Waning Days of the Printed Book

1 Apr

When I’m not dazzling my trillions of loyal readers with spectacular insights and vitriol, I work in the production side of book publishing. Specifically, I work mainly on the manufacturing end of things: picking paper stock, applicable trim size, binding materials and cover treatments. It sounds a lot more exciting than it is, though I’ve been doing it for quite a while and I enjoy the work. However, I’m not stupid to the fact that the printed book is becoming more and more meaningless as time marches on. My skill set is quickly being relegated to the land of old timey jobs like being a blacksmith or beeper salesman.

Besides the fact that I will have to seek an entirely new kind of employment, I’m okay with the change from analog to digital books. It makes sense: for the consumer, for the authors, even for the publishers. It doesn’t make sense to the populated publicity and production departments that will have a lot less to do, but that’s the breaks. Being out of work will afford us more time to read the books we love so much. And at the standardized ten dollar price for most e-books, we’ll be able to afford them, too.

Whenever I tell someone that I work in book publishing, their reaction is sympathetic. “I like the tactile feel of books,” they say, and even pantomime opening a book and caressing its pages, as if anyone has ever really done that. They act like they’ve just seen my brand new baby, and upon discovering it’s ugly as sin decide to accentuate the positive. “Some books will never go electronic,” people assure me, “like children’s books. Who would ever give an e-reader to a child?” These little bastards already have DVD players and digital cameras, I’m positive there will be an infant-ready e-reader within the next couple of years. And you know what? I embrace the change.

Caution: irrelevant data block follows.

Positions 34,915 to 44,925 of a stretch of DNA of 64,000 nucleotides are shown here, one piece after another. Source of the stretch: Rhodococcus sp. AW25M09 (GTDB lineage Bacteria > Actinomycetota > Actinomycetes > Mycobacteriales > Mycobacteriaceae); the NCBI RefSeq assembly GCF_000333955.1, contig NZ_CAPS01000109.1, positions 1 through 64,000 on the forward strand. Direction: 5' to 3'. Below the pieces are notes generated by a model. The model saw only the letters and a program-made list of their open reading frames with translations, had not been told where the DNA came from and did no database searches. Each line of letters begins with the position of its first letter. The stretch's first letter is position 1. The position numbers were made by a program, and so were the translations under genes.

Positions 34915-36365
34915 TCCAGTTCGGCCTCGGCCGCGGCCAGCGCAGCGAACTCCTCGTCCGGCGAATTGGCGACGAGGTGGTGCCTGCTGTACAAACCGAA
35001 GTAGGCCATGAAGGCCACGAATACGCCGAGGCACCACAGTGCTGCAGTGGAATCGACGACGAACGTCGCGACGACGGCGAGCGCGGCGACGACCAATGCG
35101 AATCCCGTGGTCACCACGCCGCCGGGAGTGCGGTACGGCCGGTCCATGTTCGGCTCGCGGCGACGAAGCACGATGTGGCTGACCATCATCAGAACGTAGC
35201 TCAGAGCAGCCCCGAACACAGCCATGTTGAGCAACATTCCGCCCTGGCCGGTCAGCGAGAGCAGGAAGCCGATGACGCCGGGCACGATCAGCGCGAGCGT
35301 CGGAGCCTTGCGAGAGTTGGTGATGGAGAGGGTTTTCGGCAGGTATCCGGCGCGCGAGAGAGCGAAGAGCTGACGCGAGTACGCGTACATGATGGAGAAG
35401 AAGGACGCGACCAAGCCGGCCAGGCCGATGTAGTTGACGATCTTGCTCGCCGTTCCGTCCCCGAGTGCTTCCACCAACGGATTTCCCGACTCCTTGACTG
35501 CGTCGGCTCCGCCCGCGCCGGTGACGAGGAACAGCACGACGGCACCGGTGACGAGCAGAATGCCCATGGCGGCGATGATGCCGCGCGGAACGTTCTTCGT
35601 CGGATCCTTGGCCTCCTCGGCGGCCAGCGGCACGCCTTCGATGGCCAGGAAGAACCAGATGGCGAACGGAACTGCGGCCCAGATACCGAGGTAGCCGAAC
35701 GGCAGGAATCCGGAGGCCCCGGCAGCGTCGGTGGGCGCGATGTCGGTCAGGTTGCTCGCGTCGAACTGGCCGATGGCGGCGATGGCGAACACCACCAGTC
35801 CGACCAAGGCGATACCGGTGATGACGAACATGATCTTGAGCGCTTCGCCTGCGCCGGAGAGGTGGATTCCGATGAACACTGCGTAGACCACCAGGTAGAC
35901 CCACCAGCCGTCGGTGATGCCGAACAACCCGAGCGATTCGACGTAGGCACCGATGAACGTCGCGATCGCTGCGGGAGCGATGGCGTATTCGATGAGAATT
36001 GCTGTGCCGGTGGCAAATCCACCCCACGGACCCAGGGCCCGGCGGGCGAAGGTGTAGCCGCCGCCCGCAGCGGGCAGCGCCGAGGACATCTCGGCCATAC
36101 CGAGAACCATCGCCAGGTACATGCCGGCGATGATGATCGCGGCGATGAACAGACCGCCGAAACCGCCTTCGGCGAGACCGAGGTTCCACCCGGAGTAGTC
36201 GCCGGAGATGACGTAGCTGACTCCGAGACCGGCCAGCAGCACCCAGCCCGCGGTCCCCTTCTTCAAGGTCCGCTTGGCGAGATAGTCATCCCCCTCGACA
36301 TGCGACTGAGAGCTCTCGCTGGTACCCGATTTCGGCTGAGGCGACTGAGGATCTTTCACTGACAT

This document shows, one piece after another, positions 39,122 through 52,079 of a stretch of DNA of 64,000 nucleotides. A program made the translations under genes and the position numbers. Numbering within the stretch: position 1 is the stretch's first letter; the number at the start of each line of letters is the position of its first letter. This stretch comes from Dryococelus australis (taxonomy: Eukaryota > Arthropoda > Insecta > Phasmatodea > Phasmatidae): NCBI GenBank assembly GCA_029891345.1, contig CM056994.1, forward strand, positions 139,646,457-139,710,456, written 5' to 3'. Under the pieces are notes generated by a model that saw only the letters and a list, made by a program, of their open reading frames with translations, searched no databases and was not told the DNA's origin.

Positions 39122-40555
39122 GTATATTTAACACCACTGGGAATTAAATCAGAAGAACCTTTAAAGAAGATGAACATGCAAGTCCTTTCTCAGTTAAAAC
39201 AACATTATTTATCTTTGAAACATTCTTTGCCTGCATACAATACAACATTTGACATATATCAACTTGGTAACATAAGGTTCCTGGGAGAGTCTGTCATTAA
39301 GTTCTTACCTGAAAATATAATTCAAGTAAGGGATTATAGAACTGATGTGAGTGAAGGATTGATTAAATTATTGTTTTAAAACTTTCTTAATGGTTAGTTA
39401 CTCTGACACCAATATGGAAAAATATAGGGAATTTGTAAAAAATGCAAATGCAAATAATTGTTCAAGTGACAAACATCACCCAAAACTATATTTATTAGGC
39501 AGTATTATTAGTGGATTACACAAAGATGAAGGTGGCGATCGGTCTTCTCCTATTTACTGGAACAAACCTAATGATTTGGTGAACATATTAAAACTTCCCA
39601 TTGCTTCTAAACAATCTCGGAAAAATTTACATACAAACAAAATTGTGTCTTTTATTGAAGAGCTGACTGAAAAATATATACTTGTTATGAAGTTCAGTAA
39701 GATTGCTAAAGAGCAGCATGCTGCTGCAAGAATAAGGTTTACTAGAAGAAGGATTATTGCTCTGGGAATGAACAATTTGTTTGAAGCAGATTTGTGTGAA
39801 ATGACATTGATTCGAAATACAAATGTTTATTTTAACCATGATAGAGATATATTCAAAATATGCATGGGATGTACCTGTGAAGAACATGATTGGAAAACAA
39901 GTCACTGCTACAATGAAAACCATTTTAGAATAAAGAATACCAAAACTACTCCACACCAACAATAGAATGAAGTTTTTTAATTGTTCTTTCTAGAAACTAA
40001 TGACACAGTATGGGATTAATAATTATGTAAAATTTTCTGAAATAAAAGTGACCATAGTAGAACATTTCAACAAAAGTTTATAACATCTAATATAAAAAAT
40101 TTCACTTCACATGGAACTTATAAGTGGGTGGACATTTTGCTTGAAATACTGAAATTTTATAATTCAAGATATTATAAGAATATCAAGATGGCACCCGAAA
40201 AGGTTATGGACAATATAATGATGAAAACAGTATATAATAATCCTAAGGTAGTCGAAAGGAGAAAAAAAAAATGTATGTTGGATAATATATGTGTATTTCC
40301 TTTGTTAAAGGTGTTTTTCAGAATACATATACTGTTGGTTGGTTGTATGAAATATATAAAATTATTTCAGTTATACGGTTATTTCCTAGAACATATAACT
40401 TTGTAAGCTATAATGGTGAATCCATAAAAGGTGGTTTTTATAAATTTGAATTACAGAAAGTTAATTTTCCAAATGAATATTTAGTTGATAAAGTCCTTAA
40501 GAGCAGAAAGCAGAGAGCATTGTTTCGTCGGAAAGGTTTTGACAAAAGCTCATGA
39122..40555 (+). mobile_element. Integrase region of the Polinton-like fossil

I got into this business partially because I like books. More than books, I like reading, I like to encourage reading, I like that I’m doing something that foments more reading. I think that the internet has caused people to read more regularly than before, and I believe that e-books will increase that volume still. The Kindle doesn’t come with that musty library smell, but it’s still an impressive machine. I hope to get one myself someday, provided my change cup is full of bills and the wifi connection in the public park isn’t down.

One Response to “Waning Days of the Printed Book”

  1. Maureen B. Keane April 1, 2011 at 3:45 pm #

    I’m a writer who swore she would never use an e-reader. Then I got a chance to play with one a friend had and the ability to lug a small library around in my purse won me over. I bought a nook so I could download and read library books (cheapskate that I am). Since Christmas I’ve read twice as many books as I had read in the past two years. My son bought a Kindle and he has reported the same. EReaders got a reading again.

    I’m also going to start writing eBooks. Why you may ask? Because I get a 70 percent royalty versus 10 percent for traditional pBooks. Granted I may go insane trying to format for the Kindle but what is life without a challenge?

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